Going back to her roots inspired musician and actress Nandi Madida to purchase a farm for her son Shaka. For her, a farm symbolises her forefathers’ tranquil way of life, which has been lost today in our hectic urban centres.
“I was inspired by my family’s rural background, where generational wealth was created through working the land and growing the little they had, with a view to passing it on from one generation to the next. I wanted to invest in my son’s generation and the ones that will come after his – the historical way of in which we, as Africans, built our wealth and legacy centuries ago,” she says.
She adds that purchasing land and building a farm will essentially help instil this African value in her son. ‘When Shaka’s old enough, he’ll have to look after this investment, understand and appreciate his ancestors’ ways of life.”
Madida further explains that such an investment will give him a sense of pride and heritage, making him realise the part he plays in the family tree and his role in upholding the family lineage.
“It is imperative for him to understand and co-exist in both the urban and rural worlds. Generational knowledge will also make him more enlightened and ensure that he doesn’t only live for himself, but will be cognisant of the future of others. This is a lesson that goes back to our ancestral days.”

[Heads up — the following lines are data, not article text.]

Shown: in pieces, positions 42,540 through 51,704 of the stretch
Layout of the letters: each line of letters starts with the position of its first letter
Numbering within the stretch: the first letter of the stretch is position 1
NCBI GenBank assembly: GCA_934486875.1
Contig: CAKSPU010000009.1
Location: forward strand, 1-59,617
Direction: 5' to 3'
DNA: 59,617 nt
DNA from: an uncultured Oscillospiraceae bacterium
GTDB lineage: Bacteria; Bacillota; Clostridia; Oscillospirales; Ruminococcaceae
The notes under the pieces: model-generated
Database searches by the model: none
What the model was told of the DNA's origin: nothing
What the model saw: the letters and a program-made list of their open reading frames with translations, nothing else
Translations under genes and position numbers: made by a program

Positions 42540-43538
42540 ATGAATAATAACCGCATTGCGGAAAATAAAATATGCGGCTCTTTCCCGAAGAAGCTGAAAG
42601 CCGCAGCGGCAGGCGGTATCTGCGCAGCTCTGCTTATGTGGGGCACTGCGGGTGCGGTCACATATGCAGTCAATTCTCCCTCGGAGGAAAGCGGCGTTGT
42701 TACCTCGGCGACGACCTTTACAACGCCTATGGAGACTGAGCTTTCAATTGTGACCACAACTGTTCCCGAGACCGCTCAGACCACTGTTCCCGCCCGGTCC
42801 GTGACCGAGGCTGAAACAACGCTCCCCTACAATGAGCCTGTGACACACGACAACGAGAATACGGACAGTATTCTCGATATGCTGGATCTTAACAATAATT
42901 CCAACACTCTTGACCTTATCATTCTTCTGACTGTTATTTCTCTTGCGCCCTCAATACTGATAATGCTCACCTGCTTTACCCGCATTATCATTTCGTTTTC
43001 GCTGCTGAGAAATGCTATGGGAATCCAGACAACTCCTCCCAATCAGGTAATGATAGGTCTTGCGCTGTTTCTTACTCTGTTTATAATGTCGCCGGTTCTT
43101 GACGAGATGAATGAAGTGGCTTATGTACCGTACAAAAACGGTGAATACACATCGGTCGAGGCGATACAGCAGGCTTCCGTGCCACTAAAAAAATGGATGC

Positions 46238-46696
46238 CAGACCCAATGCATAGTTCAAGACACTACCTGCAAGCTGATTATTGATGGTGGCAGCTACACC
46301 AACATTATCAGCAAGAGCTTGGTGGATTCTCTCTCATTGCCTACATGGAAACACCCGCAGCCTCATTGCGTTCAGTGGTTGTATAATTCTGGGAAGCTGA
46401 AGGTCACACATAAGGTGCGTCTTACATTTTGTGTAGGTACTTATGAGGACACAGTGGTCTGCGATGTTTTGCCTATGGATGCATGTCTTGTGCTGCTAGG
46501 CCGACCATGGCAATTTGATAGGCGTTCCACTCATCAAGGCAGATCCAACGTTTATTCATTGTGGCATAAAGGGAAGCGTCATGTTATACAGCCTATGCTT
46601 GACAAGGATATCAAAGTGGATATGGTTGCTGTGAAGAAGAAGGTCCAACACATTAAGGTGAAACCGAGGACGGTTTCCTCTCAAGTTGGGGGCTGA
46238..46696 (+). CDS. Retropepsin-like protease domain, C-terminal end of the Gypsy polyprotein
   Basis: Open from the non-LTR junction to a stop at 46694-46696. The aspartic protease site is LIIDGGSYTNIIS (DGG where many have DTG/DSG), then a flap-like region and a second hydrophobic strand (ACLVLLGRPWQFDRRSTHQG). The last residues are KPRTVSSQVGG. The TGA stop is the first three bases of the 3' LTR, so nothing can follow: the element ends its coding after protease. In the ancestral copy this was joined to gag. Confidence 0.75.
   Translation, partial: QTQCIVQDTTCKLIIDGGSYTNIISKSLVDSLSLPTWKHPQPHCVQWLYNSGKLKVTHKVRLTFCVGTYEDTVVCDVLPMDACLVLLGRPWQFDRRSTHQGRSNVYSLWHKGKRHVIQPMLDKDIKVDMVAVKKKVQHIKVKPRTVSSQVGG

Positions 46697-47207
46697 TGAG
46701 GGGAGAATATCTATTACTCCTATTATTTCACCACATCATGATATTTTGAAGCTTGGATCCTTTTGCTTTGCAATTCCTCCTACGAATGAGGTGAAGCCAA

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Purchasing the farm, which is situated on the outskirts of rural northern KwaZulu-Natal, was a procedure that included a traditional screening and vetting process by the area’s chiefs, who wanted to ensure that the buyer would use the land not only for their personal enrichment, but also for that of the area and for empowering the community.
“The screening process and the chiefs’ requirements is strongly aligned to the values I want Shaka to learn through owning this land – that of paying homage and preserving our heritage, as well as understanding the importance of uplifting others,” she says.
– Kabelo Collis